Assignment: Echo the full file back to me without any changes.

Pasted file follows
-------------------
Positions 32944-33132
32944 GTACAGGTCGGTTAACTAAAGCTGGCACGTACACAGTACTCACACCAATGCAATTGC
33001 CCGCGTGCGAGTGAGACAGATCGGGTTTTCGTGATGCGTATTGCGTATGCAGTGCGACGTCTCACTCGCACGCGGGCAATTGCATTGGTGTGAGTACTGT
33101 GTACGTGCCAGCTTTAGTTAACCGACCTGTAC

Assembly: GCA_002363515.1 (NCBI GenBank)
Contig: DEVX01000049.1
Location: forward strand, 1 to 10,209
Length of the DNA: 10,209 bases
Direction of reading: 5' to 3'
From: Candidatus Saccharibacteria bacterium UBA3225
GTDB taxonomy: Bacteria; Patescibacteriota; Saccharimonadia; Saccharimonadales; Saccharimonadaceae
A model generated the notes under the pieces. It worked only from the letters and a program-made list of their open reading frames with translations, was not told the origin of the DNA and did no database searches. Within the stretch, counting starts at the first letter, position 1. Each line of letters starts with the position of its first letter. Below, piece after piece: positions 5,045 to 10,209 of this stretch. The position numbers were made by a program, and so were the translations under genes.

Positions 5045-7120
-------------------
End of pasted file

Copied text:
Positions 32944-33132
32944 GTACAGGTCGGTTAACTAAAGCTGGCACGTACACAGTACTCACACCAATGCAATTGC
33001 CCGCGTGCGAGTGAGACAGATCGGGTTTTCGTGATGCGTATTGCGTATGCAGTGCGACGTCTCACTCGCACGCGGGCAATTGCATTGGTGTGAGTACTGT
33101 GTACGTGCCAGCTTTAGTTAACCGACCTGTAC

Assembly: GCA_002363515.1 (NCBI GenBank)
Contig: DEVX01000049.1
Location: forward strand, 1 to 10,209
Length of the DNA: 10,209 bases
Direction of reading: 5' to 3'
From: Candidatus Saccharibacteria bacterium UBA3225
GTDB taxonomy: Bacteria; Patescibacteriota; Saccharimonadia; Saccharimonadales; Saccharimonadaceae
A model generated the notes under the pieces. It worked only from the letters and a program-made list of their open reading frames with translations, was not told the origin of the DNA and did no database searches. Within the stretch, counting starts at the first letter, position 1. Each line of letters starts with the position of its first letter. Below, piece after piece: positions 5,045 to 10,209 of this stretch. The position numbers were made by a program, and so were the translations under genes.

Positions 5045-7120